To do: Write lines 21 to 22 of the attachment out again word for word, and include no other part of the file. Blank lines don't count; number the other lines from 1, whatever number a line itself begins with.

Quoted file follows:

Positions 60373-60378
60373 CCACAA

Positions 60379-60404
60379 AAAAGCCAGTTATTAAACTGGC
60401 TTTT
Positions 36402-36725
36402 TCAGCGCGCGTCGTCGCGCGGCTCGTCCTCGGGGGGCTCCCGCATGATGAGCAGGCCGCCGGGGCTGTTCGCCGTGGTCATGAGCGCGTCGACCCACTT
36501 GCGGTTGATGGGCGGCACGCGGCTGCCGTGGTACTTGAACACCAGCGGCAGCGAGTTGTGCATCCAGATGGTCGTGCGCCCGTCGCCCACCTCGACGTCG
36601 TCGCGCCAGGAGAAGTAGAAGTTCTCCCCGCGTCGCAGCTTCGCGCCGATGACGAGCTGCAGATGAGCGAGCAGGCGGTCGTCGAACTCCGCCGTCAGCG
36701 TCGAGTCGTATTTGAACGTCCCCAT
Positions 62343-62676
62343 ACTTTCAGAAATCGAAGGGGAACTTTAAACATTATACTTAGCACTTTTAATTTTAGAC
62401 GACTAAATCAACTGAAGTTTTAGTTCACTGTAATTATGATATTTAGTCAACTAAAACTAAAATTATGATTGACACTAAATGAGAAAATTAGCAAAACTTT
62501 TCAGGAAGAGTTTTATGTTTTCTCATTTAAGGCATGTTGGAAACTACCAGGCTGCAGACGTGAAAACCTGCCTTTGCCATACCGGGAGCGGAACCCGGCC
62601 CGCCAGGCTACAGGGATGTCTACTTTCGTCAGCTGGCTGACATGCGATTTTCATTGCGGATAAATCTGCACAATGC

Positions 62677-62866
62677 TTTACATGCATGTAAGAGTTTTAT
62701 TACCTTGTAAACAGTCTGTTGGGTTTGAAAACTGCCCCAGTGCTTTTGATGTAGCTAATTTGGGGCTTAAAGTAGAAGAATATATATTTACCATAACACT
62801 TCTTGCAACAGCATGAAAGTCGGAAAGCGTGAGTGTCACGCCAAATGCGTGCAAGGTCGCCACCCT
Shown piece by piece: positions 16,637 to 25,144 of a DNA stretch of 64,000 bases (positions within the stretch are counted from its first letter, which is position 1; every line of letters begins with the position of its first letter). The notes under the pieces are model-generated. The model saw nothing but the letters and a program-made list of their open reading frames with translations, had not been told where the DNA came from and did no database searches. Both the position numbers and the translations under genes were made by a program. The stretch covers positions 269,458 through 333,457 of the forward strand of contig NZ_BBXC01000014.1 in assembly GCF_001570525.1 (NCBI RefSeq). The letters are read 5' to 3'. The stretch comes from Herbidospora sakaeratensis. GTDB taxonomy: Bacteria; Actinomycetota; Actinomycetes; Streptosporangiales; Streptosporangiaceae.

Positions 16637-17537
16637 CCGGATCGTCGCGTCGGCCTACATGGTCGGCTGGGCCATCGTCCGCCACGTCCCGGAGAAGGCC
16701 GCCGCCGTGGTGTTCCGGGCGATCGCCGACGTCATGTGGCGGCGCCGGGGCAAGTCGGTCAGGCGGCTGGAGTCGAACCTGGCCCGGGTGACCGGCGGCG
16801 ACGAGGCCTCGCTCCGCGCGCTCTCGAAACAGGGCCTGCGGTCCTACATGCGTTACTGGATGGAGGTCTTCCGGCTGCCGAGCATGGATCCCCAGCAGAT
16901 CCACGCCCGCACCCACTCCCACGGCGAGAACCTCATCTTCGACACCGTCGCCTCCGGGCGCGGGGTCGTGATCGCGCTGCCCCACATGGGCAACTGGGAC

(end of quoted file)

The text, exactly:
Positions 16637-17537
16637 CCGGATCGTCGCGTCGGCCTACATGGTCGGCTGGGCCATCGTCCGCCACGTCCCGGAGAAGGCC